The Branding Iron (The Two-Bar Brand - Chapter 8 Delirium, page 1 of 3)

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It is not the people that have led still and uneventful lives who are
best prepared for emergencies. They are not trained to face crises, to
make prompt and just decisions. Joan had made but two such resolutions
in her life; the first when she had followed Pierre, the second when
she had kept Holliwell's books in defiance of her husband's jealousy.
The leaving her father had been the result of long and painful
thought. Now, in a few hours, events had crashed about her so that her
whole life, outer and inner, had been shattered. Beyond the pain and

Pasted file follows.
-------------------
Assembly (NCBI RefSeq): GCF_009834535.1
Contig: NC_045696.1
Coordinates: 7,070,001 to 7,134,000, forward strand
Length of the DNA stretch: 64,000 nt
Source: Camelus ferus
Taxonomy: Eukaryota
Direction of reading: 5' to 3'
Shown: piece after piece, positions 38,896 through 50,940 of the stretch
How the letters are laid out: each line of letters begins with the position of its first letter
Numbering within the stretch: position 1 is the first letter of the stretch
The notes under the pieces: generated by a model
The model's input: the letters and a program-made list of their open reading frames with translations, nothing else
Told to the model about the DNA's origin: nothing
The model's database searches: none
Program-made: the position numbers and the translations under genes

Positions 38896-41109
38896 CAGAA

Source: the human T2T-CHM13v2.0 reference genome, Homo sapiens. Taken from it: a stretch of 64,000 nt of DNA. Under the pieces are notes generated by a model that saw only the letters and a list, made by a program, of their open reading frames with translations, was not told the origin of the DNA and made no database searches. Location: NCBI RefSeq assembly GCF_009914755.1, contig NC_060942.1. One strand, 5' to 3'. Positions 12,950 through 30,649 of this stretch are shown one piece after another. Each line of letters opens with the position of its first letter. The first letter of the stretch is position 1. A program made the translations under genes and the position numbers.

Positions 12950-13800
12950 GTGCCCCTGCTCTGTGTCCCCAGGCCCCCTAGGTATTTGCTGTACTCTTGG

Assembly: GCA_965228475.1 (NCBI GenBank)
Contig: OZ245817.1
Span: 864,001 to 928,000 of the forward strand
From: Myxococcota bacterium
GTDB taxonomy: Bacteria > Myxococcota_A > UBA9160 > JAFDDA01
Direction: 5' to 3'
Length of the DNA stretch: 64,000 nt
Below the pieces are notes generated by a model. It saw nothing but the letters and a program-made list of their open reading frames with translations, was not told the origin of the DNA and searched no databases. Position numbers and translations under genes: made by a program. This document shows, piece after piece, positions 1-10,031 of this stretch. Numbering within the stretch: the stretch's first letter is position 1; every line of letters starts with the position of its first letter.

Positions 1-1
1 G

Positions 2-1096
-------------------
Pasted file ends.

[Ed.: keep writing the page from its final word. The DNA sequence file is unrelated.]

fever of her wound there was an utter confusion of her faculties.
Before she fainted she had, indeed, made a distinct resolve to leave
Pierre. It was this purpose, working subconsciously on her will, as
much as the urgent pressure of the stranger, that took her past
Pierre's body out into the dawn and sent her on that rash journey of
hers in the footsteps of an unknown man. This being seemed to her then
hardly human. Mysteriously he had stepped in out of the night,
mysteriously he had condemned Pierre, and in self-defense, for Joan
had seen Pierre draw his gun and fire, he had killed her husband. Now,
just as mysteriously, as inevitably it seemed to her, he took command
of her life. She was a passive, shipwrecked thing--a derelict. She had
little thought and no care for her life.

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